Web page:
Now, I may have somewhat over-indulged over the past few weeks, but I may also have done just what I needed to do. Now, it’s time to get back to work. I want to continue my progress with the new WIP, and I need to finally write that query letter for Heretic Blood, so I can start looking for a home for it seriously. And I need to do the work that more directly pays the bills.

I genuinely believe that I will do all of these things at least a little better because of my quiet time, though. The chickadees are likely to agree.

Thanks for reading.

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2019

So 2019 is here; another year has passed. I’m not the right person to comment meaningfully on all that happened in our world in 2018, except to say that we made it through some heavy weather and have some daunting challenges ahead of us. We persevere.

I think I’ve mentioned here before that I’m not one for New Year’s resolutions. I think that more often than not they become sticks we use to beat ourselves with and a means of amplifying our self doubts. If making a resolution works for you, then do it, obviously, but while I am trying to achieve things, for me there hasn’t been a lot of value in making ritual declarations out of them. There is still a certain inevitability to reflecting a little over the year that has just ended, though.

2018 was a reasonably good year for me in a lot of ways: I finished (well, more or less) writing Heretic Blood, which I think is the most challenging writing project that I’ve ever taken on. Can*Con, which I help organize, was a great success. I made some new connections that I hope will be both professionally valuable and new friendships. I went to places that I had never been, and spent time with dear friends who I hadn’t seen in far too long. I read wonderful new stories.

Certainly there were challenges and setbacks, but overall I must consider myself extremely fortunate for the year I have just had. There’s lots to do in the year ahead: a new project I’m just getting started with, finding a home for Heretic Blood, and a new Secret Project that I should be able to tell you more about shortly. I hope I’m continuing to grow as a writer and stretch myself professionally.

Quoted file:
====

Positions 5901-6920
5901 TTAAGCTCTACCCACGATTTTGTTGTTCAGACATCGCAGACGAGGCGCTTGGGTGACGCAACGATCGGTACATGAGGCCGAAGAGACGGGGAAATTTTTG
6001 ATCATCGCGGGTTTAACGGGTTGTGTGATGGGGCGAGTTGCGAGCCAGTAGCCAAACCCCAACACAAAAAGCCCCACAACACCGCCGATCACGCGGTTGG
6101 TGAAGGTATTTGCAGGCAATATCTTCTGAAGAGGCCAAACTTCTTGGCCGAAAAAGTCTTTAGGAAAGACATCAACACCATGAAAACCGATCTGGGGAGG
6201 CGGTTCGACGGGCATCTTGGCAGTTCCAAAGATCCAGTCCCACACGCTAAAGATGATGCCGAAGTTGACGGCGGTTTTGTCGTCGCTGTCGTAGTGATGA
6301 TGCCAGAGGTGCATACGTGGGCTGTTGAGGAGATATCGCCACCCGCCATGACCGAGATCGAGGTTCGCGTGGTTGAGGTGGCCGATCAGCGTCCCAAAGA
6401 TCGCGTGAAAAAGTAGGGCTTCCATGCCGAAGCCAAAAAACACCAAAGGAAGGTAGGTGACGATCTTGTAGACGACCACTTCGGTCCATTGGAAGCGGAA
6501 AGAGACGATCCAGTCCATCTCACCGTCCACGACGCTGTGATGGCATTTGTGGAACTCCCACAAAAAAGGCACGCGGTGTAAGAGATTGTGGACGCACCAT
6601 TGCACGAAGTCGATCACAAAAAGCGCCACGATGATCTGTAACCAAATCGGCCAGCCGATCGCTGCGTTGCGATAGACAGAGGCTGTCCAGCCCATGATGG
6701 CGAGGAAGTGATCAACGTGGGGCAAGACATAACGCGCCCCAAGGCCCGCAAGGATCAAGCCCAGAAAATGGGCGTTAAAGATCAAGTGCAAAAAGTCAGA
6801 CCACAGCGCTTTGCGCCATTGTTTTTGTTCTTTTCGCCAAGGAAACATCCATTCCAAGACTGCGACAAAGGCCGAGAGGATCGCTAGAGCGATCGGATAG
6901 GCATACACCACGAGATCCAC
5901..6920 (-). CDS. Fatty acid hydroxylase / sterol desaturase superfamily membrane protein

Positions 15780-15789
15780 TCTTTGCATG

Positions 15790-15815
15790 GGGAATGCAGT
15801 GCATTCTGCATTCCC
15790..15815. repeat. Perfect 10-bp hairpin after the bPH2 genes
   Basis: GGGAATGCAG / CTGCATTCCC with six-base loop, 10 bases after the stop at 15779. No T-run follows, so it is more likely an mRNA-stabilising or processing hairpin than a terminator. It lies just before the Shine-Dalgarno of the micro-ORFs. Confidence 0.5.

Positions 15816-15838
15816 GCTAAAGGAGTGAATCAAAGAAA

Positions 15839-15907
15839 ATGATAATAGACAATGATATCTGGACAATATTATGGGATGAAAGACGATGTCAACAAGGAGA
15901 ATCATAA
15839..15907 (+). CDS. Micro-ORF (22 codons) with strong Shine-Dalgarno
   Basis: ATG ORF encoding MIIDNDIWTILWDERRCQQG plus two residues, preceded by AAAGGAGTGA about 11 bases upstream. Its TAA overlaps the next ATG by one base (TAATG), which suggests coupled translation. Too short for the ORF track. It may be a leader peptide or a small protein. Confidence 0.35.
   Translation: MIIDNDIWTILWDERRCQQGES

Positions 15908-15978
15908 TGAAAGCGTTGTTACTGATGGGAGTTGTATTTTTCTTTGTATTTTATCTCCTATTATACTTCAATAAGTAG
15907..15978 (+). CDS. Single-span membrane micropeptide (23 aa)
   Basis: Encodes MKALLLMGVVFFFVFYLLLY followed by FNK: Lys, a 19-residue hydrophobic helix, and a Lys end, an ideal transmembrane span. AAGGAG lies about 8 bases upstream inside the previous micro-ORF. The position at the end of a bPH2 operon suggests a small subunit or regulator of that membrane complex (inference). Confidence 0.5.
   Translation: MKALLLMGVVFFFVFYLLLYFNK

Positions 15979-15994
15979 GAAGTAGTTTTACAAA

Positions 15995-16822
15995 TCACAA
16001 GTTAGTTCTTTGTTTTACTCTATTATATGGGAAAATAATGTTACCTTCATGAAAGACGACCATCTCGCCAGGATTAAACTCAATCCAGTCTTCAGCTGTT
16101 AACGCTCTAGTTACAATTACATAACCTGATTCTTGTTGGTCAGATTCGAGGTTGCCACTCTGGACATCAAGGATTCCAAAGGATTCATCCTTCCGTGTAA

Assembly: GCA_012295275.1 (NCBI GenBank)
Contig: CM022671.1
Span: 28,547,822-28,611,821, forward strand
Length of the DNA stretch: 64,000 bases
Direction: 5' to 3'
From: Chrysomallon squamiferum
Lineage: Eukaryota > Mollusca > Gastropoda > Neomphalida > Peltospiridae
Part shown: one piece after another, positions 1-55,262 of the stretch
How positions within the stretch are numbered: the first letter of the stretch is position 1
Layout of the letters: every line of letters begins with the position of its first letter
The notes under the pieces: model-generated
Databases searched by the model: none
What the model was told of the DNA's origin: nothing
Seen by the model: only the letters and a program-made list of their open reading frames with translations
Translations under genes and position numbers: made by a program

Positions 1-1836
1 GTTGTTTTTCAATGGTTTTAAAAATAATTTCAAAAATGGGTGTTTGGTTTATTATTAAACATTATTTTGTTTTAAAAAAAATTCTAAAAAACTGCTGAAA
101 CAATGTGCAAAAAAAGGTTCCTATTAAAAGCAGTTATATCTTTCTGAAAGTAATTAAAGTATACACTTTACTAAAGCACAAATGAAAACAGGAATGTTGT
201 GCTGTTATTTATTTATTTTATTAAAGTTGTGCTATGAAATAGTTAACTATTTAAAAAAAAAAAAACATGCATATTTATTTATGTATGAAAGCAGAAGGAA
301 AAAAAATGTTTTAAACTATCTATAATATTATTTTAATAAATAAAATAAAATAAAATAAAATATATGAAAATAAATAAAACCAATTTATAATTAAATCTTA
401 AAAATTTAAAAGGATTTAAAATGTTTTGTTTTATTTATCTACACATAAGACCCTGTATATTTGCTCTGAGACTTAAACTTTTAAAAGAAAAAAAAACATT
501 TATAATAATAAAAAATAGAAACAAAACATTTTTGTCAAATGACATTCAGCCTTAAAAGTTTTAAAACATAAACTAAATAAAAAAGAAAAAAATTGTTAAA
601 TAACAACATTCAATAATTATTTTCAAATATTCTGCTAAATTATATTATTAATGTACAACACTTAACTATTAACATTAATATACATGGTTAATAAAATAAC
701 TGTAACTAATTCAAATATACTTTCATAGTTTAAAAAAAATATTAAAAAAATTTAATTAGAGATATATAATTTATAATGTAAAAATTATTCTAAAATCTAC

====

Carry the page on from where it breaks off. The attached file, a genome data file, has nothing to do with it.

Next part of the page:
Thanks for being a part of it all by reading this blog. I hope you’ll stick around and discover what 2019 has coming with me.

Happy New Year.

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New Project!

This blog started out as a public accountability component to my stated intention to complete my first novel. In other words, I figured saying I was going to do it publicly would help shame me into sticking with the project even when I didn’t necessarily feel like it. I’ve decided to engage that function of the blog again this week, as I get set to seriously begin my next WIP.

Now, astute readers will know that I did already start working on another piece during the summer, and no, this is not that. That project got back-burnered when I had editing to do on Heretic Blood, and now I have another idea I’m a bit more excited by. It may not be exactly Best Practices to switch over like that, but if I have learned anything about my writing process it’s that I do best when I’m working on an idea that I’m excited by in the moment. I still like that other story, and I expect I will get back to it in time, but right now I’ve got this other idea burning a hole in my imagination and I sort of want to jump on it while the excitement holds.

It also makes starting to learn Scrivener a touch easier if I’m starting fresh with a new project instead of working out how to import an existing document into this new program. So, hopefully, I can sort of accomplish two objectives at once. Of course, that depends on ruthlessly carving out the time to really give this new project significant attention, because If I’ve learned a second thing about my writing process, it’s that if I leave a project for a while, I lose that elusive ember of excitement, and then it takes a while to stoke it up again. So if I’m going to do this, I need to attack it consistently, which is what I did with King in Darkness and Bonhomme Sept-Heures and even (mostly) with Heretic Blood.

I hope that this will start tomorrow; I’m meeting a friend in the morning for a writing session of the sort that gave me the final push through to finishing Heretic Blood and bashing it into shape to start sending out into the world. I’m pretty excited to see how this story goes; it will be quite different from anything I’ve written in a long time.

I haven’t written a lot so far, but (unconventionally for me) I did start at the beginning, so here’s a little taste. I’d love to hear what you think.

We were nearly cornered by armed goons and whether any of us lived through the next few minutes depended entirely on whether the old guy in the filthy coveralls was the right kind of crazy. And look, instead of ‘armed goons’, some people would insist I should be saying ‘law enforcement officers’, sure. And the old man, yes, he might theoretically be one of the most valuable people in any system. But so far, we’d had to basically drag him up three flights of stairs and down a whole bunch of corridors, and his main contribution had been to scream at the top of his lungs and make sure everyone knew exactly where we were. I’ve had relationships get off to better starts. And as situations go, well, I had my gun, and I had my ship, and usually that’s enough. But this was not great.

I think I’m going to call it Spacebender, and I think it’s going to drive my friend Derek Kunsken insane. I’m excited to get started with it, and I’m already looking forward to sharing more of it with you.

Thanks for reading.

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Can*Con 2018